summary judgement granted to officers who killed Subject who was using vehicle as a weapon


In 2016, Kimula Porter called 911 and stated that her boyfriend, Travis Stevenson, physically assaulted her and her daughter with pepper spray, took her wallet, smashed a hole in the wall with a beer bottle, and fled. He then called and texted her saying he was going to kill himself. Stevenson was located by East Baton Rouge Sherriff’s Officer Michael Birdwell about an hour later.

Stevenson was in a car, which was turned off and parked next to an apartment building. An SUV was parked on one side of him and a dumpster was on the other side. The apartment building was directly in front of Stevenson’s vehicle and the police parked in back of Stevenson’s car and perpendicular to his vehicle.

Birdwell approached Stevenson’s vehicle on the drivers side and knocked on the glass window. Stevenson ignored him and started the car. As Birdwell was attempting to break the window with his pocketknife, Stevenson went in reverse and hit the police car so hard that the air bags deployed.

Detective Henning then arrived and Birdwell was now positioned in front of Stevenson’s car near the apartment building. Stevenson repeatedly yelled “kill me” as he shifted into drive and accelerated towards Birdwell. Henning then shot at Stevenson but hit one of the car windows and not Stevenson.

Birdwell jumped out of the way as Stevenson’s car hit a pole. He then shifted in reverse and hit the police car again. Other deputies arrived and one of them fired at Stevenson’s tires. This didn’t stop Stevenson who began to repeatedly hit the police car again and again. While Stevenson kept driving between the apartment building and the police car, Birdwell was trapped in Stevenson’s path.

Officers then opened fire on Stevenson who sustained seven gunshot wounds and died. The entire incident lasted 85 seconds from the time Birdwell spotted the car until Stevenson was killed. Stevenson’s survivors sued six officers under §1983 by claiming the officers violated Stevenson’s constitutional rights by using excessive force to seize Stevenson. District Court granted summary judgement and 5th affirmed.


Qualified immunity includes two inquiries. One question is whether the officer violated a constitutional right. Another question is whether the right at issue was clearly established at the time of the alleged misconduct. The 5th never addressed the clearly established prong as they found no constitutional violation in this case.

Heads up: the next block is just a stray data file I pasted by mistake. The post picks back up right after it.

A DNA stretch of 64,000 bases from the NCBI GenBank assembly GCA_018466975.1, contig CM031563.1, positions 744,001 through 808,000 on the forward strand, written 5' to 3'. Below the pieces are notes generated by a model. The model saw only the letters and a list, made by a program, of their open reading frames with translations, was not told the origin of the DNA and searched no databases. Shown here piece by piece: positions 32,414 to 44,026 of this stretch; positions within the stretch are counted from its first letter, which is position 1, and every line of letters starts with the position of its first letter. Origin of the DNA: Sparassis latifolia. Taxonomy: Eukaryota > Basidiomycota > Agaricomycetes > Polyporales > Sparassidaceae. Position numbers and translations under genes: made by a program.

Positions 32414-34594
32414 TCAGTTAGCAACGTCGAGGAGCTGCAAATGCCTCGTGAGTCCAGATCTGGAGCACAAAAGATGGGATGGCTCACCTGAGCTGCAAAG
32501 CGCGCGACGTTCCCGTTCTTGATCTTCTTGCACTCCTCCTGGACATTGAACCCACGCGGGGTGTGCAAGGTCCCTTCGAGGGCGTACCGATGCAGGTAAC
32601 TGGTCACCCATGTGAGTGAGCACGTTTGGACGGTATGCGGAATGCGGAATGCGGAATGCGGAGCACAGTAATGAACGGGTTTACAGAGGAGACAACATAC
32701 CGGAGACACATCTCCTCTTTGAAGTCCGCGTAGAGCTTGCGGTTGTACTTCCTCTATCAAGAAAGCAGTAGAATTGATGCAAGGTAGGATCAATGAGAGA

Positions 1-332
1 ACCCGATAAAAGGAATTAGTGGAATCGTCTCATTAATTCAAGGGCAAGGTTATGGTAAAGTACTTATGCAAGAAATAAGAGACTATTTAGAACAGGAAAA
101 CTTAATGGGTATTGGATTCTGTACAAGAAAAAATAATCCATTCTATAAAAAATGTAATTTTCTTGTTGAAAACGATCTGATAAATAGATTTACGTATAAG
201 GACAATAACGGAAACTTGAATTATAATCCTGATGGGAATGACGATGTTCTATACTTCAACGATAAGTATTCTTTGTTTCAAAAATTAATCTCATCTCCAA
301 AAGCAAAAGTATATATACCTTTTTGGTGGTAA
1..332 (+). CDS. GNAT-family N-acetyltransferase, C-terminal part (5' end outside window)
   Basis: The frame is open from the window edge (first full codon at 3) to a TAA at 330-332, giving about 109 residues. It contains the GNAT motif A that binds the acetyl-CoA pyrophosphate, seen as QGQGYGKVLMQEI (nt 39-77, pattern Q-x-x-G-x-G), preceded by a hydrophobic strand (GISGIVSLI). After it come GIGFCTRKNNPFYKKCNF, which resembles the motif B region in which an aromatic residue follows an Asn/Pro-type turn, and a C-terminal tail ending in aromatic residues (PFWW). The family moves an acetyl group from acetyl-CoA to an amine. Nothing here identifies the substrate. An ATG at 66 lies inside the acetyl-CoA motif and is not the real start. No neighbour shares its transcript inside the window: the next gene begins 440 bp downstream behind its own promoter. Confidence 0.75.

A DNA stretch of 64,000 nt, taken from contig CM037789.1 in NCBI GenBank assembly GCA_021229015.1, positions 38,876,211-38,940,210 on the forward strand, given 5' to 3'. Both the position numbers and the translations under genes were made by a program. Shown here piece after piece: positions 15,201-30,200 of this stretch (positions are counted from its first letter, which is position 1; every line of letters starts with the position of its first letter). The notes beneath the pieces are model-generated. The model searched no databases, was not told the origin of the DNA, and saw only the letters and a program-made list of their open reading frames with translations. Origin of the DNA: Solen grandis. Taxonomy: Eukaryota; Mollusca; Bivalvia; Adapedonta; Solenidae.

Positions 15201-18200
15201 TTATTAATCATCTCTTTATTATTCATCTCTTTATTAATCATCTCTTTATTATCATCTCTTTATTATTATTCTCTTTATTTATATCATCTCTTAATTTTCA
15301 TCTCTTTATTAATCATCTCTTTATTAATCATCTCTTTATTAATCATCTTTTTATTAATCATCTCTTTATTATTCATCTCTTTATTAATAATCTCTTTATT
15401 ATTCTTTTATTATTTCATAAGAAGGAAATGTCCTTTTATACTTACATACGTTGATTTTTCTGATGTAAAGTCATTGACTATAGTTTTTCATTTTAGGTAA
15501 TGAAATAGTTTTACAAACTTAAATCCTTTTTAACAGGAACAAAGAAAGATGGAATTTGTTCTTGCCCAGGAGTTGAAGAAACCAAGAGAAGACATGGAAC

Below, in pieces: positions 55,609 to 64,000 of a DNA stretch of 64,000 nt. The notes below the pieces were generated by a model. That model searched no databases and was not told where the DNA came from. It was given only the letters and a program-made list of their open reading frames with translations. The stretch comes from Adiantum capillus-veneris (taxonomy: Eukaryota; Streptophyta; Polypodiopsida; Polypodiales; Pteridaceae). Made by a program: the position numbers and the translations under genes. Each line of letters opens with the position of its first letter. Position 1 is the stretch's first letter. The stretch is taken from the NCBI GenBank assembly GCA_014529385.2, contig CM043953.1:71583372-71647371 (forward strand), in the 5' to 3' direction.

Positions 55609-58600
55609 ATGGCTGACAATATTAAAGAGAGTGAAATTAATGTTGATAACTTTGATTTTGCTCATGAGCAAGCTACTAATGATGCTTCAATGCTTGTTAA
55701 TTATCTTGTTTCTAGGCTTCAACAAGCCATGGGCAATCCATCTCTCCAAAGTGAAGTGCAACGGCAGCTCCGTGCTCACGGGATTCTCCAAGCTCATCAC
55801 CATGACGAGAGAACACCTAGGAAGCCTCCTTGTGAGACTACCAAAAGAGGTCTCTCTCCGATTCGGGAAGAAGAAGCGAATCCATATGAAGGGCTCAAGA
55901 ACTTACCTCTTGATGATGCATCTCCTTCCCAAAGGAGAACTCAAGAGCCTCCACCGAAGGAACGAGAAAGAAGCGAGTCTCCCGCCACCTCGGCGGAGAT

To establish excessive force under the Fourth Amendment, a plaintiff must demonstrate (1) an injury, which (2) resulted directly and only from the use of force that was clearly excessive to the need; and the excessiveness of which was (3) objectively unreasonable.

Asking whether each officer’s resort to deadly force was unreasonable and excessive are viewed from the perspective of a reasonable officer on the scene, rather than with the 20/20 vision of hindsight. Also, the “reasonableness” inquiry always requires the court to consider “the crime’s severity, the suspect’s threat, and whether the suspect is actively resisting arrest or trying to flee.”

The 5th Circuit cited three main reasons why the officers did not use excessive force in this case:

  1. Stevenson was using his car as a weapon;
  2. Stevenson exhibited volatile behaviors that contributed to the officers’ justification in firing to prevent death or great bodily harm (both his actions with his girlfriend before the police arrived as well as his behavior while police were present);
  3. Plaintiffs did not produce any evidence that suggested the officers might have had a reasonable alternative course of action. Plaintiffs’ counsel said that officers should’ve “stepped back and allowed Mr. Stevenson to finish the episode, and then they could have acted.” What did the 5th Circuit think about that alternative? “That’s absurd. Lieutenant Birdwell was inches from the front left bumper of Stevenson’s car while he was repeatedly driving it backwards and forwards and violently crashing into things. Whatever reasonable alternatives officers might have had, doing nothing and praying for the best is not one of them.”